But in 1982, Paramount really didn't care. They wanted another sequel- not for story, structure, or impact, but purely for the cash office receipts it would generate. So, rather than focus on the very elements that made this series the defining franchise of the slasher cycle, the suits decided to plunge headfirst into William Castlesque gimmickry. Enter 3D (yo-yos, paddle-balls, and popcorn).

It takes the film a remarkably long time to introduce the main cast. The 2009 quasi-remake pulls the same stunt but for a much more dramatic purpose. Here, the narrative simply wanders for a while before settling down with Chris, Rick, and the crew. It's notable, too, that our “final couple” are the least interesting characters in the film (!) and that even bit players like the bikers and Mrs. Sanchez have more depth (yes, I did that intentionally). The new partygoers are particularly one-dimensional (okay, I'll stop) characters better suited to television sit-coms. Shelly, Chuck, and Chili endear themselves to fans because they're broad parodies of familiar archetypes.  A couple of middle-aged hippies straight out of a (then-current) Cheech & Chong stoner comedy?  In a FRIDAY THE 13TH movie? Shelly seems like an exaggerated extension of the Ned and Ted family tree, practical jokers teetering between loveable and obnoxious. Unlike those characters, Shelly's jokes are unrealistically elaborate if not impossible (how did he pack the scuba gear and fake hatchet?).  Excess is everywhere.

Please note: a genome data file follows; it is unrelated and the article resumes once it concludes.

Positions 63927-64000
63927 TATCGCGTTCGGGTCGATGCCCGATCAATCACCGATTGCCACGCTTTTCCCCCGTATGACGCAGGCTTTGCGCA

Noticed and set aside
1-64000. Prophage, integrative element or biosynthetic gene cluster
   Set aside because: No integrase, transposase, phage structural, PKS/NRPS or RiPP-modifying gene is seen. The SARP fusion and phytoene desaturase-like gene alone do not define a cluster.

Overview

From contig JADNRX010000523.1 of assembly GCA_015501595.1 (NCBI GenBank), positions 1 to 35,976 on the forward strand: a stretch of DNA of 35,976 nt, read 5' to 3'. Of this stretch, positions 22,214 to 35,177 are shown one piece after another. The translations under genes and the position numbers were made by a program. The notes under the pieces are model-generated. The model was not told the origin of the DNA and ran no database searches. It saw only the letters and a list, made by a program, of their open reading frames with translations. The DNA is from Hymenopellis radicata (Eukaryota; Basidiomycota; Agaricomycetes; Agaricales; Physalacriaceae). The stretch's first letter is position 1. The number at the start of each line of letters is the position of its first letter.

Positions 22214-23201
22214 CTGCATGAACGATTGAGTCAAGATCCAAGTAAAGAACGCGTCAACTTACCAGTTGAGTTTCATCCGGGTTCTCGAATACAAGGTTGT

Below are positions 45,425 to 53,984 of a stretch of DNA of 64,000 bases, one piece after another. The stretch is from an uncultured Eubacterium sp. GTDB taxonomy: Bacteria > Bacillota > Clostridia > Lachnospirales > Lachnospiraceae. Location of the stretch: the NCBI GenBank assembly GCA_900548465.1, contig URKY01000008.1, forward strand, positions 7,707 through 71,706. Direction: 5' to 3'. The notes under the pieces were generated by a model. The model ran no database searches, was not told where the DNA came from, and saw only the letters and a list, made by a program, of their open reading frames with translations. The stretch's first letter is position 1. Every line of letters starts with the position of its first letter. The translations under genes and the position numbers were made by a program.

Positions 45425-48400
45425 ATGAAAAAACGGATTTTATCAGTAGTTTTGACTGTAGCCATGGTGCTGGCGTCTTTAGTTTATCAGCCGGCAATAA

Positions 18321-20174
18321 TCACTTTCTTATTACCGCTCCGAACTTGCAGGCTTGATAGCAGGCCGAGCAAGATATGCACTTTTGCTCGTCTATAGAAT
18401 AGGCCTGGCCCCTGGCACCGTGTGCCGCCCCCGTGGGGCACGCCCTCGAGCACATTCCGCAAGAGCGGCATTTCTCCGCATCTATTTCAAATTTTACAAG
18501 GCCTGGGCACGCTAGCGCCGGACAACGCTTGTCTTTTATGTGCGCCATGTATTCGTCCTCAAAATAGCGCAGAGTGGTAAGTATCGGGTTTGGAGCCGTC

Perhaps feeling that killing off Crazy Ralph in the second film was a mistake (and because that movie's  more psychological bent is completely abandoned this time around), we quickly are introduced to Abel, a transparent attempt to capture a little of the original's flavor. I guess there should be some sort of metaphor involved when the film's would-be Roman Chorus waves an eyeball at the audience in 3-D, but I'll be damned if I can unravel it. 

But, y'know, yo-yos, paddle-balls, popcorn-

-and an eye.